Linda Zimmerman, a retired California schoolteacher living with terminal malignant mesothelioma, went to an in-person trial Tuesday against talc supplier Whittaker Clark & Daniels Inc.
Zimmerman used different brands of talc powder from 1954-2009 and had no idea that the talc she was still using in July of 2018 contained asbestos.
Zimmerman’s stepfather had worked at an asbestos products factory, Unarco, when she was growing up in Illinois, and Whittaker will argue that that was the source of Zimmerman’s exposure — that or her two sons’ jobs as brake mechanics decades later, which could have exposed them to the asbestos in brake linings.
However, Zimmerman’s stepfather was careful not to contaminate the family, entering through the basement every day after work, stripping down, showering and changing clothes.
After Zimmerman’s mesothelioma was confirmed, she underwent an “excruciating” 10-plus-hour surgery and daily radiation from mid-October to mid-November 2018. After she developed a scarring-like condition called pneumonitis from the radiation, she had to take immunosuppressant steroids. Because of her immunosuppressed condition, she won’t be able to appear in person at the trial.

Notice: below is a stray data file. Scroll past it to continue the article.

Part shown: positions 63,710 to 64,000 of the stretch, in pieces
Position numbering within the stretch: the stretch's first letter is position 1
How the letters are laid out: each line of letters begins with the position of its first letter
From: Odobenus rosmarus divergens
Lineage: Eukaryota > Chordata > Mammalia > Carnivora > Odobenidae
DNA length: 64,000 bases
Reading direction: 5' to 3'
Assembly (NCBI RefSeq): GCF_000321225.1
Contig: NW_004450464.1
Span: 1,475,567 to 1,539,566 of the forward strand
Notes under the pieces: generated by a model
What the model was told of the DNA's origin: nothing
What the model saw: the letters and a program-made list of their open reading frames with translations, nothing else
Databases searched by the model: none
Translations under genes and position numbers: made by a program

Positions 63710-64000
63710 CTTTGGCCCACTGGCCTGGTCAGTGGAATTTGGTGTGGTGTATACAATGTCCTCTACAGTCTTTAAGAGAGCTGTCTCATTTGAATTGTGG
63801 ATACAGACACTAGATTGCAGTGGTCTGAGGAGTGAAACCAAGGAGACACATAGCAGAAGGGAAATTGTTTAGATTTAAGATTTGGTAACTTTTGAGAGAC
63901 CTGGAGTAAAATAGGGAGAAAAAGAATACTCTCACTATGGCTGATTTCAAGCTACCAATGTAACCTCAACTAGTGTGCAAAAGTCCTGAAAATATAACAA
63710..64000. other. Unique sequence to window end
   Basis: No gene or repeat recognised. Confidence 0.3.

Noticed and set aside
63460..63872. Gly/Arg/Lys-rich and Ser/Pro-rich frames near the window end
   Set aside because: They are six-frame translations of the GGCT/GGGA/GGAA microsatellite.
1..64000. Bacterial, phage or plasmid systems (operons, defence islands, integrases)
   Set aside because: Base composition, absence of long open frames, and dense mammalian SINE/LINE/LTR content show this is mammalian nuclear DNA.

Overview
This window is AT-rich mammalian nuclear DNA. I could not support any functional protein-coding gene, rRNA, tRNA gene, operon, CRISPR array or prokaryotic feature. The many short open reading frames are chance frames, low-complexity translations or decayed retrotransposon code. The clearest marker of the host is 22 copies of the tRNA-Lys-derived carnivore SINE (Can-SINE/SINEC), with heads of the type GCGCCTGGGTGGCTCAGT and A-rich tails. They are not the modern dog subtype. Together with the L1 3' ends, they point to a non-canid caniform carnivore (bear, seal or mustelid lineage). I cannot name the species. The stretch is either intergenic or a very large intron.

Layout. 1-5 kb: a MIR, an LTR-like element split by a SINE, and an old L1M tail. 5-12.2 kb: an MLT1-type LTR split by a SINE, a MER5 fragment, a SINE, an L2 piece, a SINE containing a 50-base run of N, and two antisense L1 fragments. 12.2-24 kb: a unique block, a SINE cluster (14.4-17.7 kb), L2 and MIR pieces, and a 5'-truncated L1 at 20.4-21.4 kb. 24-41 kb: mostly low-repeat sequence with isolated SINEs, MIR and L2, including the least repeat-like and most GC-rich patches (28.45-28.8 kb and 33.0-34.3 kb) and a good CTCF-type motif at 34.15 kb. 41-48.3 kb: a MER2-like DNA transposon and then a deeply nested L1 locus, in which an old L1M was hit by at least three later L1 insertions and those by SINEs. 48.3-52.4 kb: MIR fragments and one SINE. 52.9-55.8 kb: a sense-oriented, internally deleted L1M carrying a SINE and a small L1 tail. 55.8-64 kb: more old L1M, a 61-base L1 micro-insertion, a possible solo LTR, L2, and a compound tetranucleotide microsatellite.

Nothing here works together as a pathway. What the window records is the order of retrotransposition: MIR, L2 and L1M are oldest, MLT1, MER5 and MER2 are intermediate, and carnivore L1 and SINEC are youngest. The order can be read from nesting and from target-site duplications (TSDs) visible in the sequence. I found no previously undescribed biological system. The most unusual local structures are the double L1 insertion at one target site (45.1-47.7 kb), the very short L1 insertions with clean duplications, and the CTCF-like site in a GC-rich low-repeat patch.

Whittaker, a supplier of minerals, colors, and chemicals, actually sold asbestos from the 1940s to the 1960. The company claims it “did not mine talc, and it did not mill the talc…it was only a supplier” and thus had no role in putting “all those powders in Zimmerman’s hands”.